Apart from the comedy heist project I'm working with a partner on a treatment for an animation feature for a UK production company. We bounced some ideas around on the phone the other day and it was amazing to see what we came up with just in one phone conversation. Working with a partner that you click with can be a very fast-paced creative process.

Things are also under way with the short film which is based on a play of mine I staged in London a few years ago. The production company have met with the director and the DP and are really excited about moving ahead. They will visit a special effects house next week and look at getting their help on one particular scene.

In the meantime I've been running a "name" past the sales agent for my rom-com, which was suggested by the casting director, but my contact there doesn't think the name is strong enough and has asked me to come up with a top 5 list of actors. Well, creating such a list isn't rocket science, it is getting to these names that is the difficult part!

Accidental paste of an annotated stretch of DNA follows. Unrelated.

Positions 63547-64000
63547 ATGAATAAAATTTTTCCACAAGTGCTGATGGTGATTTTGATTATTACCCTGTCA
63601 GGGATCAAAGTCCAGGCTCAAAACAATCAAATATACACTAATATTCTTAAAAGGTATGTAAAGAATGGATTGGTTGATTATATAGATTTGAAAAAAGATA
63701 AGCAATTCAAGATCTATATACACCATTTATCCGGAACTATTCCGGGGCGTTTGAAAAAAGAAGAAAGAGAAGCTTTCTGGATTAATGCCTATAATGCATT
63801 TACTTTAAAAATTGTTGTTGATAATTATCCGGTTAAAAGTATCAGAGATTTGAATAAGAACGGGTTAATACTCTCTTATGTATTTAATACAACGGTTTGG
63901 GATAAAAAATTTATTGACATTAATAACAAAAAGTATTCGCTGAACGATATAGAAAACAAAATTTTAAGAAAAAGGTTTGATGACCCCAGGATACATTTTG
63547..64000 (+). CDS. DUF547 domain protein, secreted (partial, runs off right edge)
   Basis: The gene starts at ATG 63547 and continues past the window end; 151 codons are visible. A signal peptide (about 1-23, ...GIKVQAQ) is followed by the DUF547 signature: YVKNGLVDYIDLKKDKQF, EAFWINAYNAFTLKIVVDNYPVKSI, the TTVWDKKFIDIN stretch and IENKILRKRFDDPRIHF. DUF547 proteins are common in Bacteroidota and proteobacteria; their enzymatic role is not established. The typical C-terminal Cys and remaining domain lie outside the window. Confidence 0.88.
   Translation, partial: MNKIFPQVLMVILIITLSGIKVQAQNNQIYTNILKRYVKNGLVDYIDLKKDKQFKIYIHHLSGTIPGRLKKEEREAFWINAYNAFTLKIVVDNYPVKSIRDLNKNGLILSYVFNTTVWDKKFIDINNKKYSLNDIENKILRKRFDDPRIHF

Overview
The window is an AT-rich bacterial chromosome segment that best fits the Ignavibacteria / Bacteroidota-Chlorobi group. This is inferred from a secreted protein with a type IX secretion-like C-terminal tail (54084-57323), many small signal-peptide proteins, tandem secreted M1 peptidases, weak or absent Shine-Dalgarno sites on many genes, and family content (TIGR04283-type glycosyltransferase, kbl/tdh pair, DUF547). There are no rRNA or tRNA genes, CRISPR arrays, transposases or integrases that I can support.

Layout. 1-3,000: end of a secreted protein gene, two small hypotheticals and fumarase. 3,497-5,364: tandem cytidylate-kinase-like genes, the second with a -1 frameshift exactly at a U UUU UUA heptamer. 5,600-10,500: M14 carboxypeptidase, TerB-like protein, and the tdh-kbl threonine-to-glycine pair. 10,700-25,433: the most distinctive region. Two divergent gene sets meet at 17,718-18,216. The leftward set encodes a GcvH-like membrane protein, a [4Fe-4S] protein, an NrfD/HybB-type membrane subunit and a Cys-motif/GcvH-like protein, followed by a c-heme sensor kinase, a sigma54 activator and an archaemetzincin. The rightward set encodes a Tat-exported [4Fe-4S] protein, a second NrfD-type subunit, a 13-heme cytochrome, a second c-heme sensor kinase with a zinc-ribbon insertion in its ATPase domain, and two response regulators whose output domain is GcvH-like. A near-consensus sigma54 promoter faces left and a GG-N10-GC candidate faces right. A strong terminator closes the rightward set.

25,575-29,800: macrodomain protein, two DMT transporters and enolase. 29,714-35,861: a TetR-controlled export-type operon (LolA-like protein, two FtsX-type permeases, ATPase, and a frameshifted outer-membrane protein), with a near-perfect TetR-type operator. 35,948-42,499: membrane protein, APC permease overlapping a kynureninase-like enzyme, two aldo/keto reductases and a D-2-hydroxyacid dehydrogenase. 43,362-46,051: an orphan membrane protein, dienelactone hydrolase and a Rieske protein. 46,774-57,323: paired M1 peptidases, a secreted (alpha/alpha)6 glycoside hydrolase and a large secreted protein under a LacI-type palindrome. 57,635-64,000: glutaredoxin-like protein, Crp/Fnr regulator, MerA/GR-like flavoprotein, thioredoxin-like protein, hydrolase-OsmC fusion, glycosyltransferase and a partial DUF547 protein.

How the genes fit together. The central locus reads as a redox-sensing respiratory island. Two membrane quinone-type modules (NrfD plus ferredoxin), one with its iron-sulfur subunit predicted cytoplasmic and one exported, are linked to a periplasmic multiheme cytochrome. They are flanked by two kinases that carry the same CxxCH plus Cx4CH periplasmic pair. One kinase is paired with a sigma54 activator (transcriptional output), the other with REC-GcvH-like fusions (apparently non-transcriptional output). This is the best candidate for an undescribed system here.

Rom-coms are not like horror flicks which can be sold with unknown actors. Rom-coms rely on known names and known names are of course, booked-up and expensive. I'm just about to send off an email now to see if we can enlist the help of some US casting directors I met a while back to attach talent.

Attaching "names" is definitely proving to be the most difficult aspect of making this film but in order to nab a good sales agent, secure pre-sales and bag a US distribution deal it seems to be a necessary evil for this particular genre, so, onward, onward and forever upward (one hopes, anyway)!

Ciao for now :-) See Chronicles 24

Wednesday, June 21, 2006

Chronicles 24 - The dosh, the dough, the finance

A trip down to Cannes as an indie-producer usually involves a sojourn over to Jetee Albert Edouard in The Cannes Port where you will see a wonderful array of yachts all bearing colorful banners. This is where the gold is. The dosh, or partial dosh that will help finance your movie. Any meeting with a financier will normally take place on one of these yachts where for a pre-arranged meeting you are asked to remove your shoes and you go on deck, or whatever you do on yachts, go starboard or Shiver me Timbers, Matey!